He was responsible for a national reporting team of 20 based in four bureaus. He also edited and contributed to its weekly technology page, and launched a financial and technology radio service supplying daily news bulletins to the national broadcaster, the South African Broadcasting Corporation, which were then distributed to some 50 radio stations across the country.
He was then transferred to San Francisco as Business Report's U.S. Correspondent to cover Silicon Valley, trade and finance between the US, Europe and emerging markets like South Africa. After serving that role for more than two years, he joined eWeek as a Senior Editor, covering software platforms in August 2000.
He has comprehensively covered Microsoft and its Windows and .Net platforms, as well as the many legal challenges it has faced. He has also focused on Sun Microsystems and its Solaris operating environment, Java and Unix offerings. He covers developments in the open source community, particularly around the Linux kernel and the effects it will have on the enterprise.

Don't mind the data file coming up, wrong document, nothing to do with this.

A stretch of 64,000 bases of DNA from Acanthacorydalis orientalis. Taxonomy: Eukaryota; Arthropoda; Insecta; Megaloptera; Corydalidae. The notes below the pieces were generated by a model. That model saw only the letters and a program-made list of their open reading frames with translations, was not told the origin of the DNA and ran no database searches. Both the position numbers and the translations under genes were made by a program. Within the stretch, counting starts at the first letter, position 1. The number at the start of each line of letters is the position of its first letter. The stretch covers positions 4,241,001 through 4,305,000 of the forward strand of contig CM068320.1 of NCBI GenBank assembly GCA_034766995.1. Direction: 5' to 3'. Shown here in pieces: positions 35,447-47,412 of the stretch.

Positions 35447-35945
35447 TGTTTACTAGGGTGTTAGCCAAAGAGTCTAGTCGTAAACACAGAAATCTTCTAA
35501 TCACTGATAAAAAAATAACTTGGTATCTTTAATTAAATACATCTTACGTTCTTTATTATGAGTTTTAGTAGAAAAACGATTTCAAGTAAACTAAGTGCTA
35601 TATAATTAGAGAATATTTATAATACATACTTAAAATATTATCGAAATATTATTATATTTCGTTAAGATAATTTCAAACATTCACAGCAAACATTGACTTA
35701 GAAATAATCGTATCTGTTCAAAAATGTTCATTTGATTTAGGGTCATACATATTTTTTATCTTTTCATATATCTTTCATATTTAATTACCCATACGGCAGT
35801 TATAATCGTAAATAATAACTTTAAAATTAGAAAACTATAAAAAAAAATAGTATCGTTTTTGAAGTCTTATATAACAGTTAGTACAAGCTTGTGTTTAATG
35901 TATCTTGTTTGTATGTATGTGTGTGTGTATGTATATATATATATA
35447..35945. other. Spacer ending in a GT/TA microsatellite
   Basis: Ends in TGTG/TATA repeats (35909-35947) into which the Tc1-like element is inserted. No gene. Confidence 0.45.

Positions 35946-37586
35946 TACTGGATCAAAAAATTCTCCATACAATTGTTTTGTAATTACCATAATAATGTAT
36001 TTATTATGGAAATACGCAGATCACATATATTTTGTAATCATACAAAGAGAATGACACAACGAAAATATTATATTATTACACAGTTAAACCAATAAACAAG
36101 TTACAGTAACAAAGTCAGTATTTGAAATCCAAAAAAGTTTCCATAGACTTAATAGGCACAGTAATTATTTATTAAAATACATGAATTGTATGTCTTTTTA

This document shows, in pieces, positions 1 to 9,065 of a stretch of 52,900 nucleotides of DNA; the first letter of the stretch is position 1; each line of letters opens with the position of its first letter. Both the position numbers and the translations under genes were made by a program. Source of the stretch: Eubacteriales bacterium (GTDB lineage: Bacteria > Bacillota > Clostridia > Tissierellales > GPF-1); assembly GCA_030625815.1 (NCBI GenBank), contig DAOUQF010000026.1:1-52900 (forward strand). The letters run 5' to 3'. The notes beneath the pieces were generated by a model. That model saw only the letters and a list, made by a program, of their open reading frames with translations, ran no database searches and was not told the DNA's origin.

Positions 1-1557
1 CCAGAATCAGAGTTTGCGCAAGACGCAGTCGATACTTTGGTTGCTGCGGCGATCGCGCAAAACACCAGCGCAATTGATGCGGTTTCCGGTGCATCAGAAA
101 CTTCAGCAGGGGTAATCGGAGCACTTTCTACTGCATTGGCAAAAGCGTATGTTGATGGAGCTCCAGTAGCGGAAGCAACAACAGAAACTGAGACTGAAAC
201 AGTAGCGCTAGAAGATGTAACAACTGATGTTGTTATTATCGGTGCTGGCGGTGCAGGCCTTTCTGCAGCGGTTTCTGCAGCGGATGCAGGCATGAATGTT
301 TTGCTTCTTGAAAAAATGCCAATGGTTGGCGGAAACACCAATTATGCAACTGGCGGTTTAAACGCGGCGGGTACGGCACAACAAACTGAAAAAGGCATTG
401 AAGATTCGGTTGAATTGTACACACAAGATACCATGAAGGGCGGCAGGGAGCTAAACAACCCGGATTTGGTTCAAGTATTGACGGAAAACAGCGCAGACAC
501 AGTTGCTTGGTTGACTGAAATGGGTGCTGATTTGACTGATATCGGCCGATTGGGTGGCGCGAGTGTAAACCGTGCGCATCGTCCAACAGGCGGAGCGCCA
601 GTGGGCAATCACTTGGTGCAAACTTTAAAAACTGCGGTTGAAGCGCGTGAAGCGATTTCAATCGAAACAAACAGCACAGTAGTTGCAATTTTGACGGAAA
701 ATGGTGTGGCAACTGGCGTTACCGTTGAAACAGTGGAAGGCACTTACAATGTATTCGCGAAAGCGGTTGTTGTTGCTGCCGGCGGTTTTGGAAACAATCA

He has written extensively about new products for the Linux and Unix platforms, the development of open standards and critically looked at the potential Linux has to offer an alternative operating system and platform to Windows, .Net and Unix-based solutions like Solaris.
His interviews with senior industry executives include Microsoft CEO Steve Ballmer, Linus Torvalds, the original developer of the Linux operating system, Sun CEO Scot McNealy, and Bill Zeitler, a senior vice president at IBM.
For numerous examples of his writing you can search under his name at the eWEEK Website at www.eweek.com.